Re: more torture

From: Saibal Mitra <>
Date: Wed, 15 Jun 2005 17:00:15 +0200

----- Original Message -----
From: "Stathis Papaioannou" <>
To: <>; <>
Sent: Tuesday, June 14, 2005 05:26 PM
Subject: Re: more torture

> > > Saibal Mitra writes:
> > >
> > > >Because no such thing as free will exists one has to consider three
> > > >different universes in which the three different choices are made.
> > > >three
> > > >universes will have comparable measures. The antropic factor of
> >will
> > > >then dominate and will cause the observer to find himself having made
> > > >choice
> > > >b) as one of the 10^100 copies in the minute without torture.
> > >
> > > But what will happen to the observer when the minute is up?
> > >
> > > --Stathis
> >
> >
> >Pretending that these three universes are all that exists, what will
> >is that the OM will find himself being another one of the 10^100 copies.
> >The
> >copy survives with memory loss.
> >
> >
> >Saibal
> In what sense can the copy (or anything) become another copy with memory
> loss? It is almost as if you are postulating a soul, which flies from one
> body to another, and somehow contains the original person's identity so
> it survives memory loss. What is required for an observer moment OM_1 at
> time t1 to "become" the next observer moment at time t2 is that at least
> successor OM exist with time stamp t2, a belief that he is the same person
> as OM_1, and memories of OM_1 up to time t2. If several such OM's exist
> {OM_2.1, OM_2.2, OM_2.3...} then either one may be the successor, with
> probability determined by the measure of OM_2.n relative to the measure of
> the whole set. Amazingly, being completely swamped with other OM's of
> various types and vintages, more or less closely related to OM_1, makes
> absolutely no difference to the process, because the OM's don't need to
> "find" each other and lock arms, all they need to do is *exist*, anywhere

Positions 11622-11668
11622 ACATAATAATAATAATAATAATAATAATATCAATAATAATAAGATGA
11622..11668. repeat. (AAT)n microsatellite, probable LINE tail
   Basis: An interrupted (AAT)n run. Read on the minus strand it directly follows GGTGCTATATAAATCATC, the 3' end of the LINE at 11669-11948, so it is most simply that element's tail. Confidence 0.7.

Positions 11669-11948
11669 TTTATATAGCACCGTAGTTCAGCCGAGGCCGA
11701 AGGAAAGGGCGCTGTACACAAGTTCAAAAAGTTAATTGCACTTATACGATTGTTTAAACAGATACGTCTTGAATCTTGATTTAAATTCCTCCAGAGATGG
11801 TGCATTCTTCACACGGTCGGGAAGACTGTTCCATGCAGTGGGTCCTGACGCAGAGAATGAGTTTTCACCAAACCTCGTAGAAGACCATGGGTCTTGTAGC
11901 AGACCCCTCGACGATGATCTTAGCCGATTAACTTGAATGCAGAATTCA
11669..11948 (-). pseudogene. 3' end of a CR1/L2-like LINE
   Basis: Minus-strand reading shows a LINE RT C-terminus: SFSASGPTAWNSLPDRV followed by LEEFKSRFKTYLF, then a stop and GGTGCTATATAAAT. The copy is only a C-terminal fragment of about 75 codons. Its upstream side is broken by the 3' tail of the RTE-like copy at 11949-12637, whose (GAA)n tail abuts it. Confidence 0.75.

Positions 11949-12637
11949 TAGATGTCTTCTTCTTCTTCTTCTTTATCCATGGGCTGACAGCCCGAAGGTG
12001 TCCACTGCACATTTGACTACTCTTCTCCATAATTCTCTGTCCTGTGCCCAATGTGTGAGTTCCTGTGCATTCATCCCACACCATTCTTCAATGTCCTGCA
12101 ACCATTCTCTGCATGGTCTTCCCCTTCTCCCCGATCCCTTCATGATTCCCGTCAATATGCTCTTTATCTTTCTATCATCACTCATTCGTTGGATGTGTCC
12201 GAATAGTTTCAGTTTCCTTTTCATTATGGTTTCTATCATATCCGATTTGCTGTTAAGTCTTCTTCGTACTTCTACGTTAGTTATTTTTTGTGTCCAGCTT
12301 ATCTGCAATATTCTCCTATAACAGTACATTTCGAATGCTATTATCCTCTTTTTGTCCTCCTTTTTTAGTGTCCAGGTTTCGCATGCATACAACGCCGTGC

> the multiverse, related in the way I have described. This is somewhat
> analogous to the fact that the integer 56 is always followed by the
> 57, even though there are lots and lots of other integers everywhere
> which these two could get lost.
> --Stathsi Papaioannou

I'm certainly not postulating a soul. All I'm saying is that all OMs are
real and there is no preference for one over another. Each OM will feel that
he is the successor of a previous one. If an OM checks if he is a typical
creature in the universe, he will find with large probability that this is
indeed the case.

Your proposal about time evolution ignores memory loss. How to assign
probabilities to OM_2.1, OM_2.2, etc. if they don't remember everything
about OM_1? Real people's memories are not perfect. So, you would have to
admit memory loss to make your proposal work in practice. And unless you
believe that QTI makes you immune from Alzheimer's you would have to admit
an arbitrary large amount of memory loss.

So, to me the notion of a successor doesn't make sense in general. You can
always define a set of successors of OM_1 irrespective of measure by saying
that members of that set remember being OM_1. But then there also exists
successors of me with perfect memory but with very small measures. I could
e.g. arise accidentally in a simulation performed by aliens and that
simulation could be a more perfect continuation (memory wise) of my present

These considerations have led me to believe that one should abandon any
fundamental idea of successors altogether. OMs just exist and each OM has a
memory of ''previous'' experiences. So, each OM remembers being another OM.
There exists a probability distribution over the set of all OMs which is
fixed by the laws of physics. OMs thus ''always'' exist and this is a form
of immortality. In your example of 10^100 copies almost all OMs are one of
these copies. What happens to such an OM when the minute is up? Nothing
really happens. All the OMs are ''static'' mathematical entities.

Received on Wed Jun 15 2005 - 11:04:56 PDT

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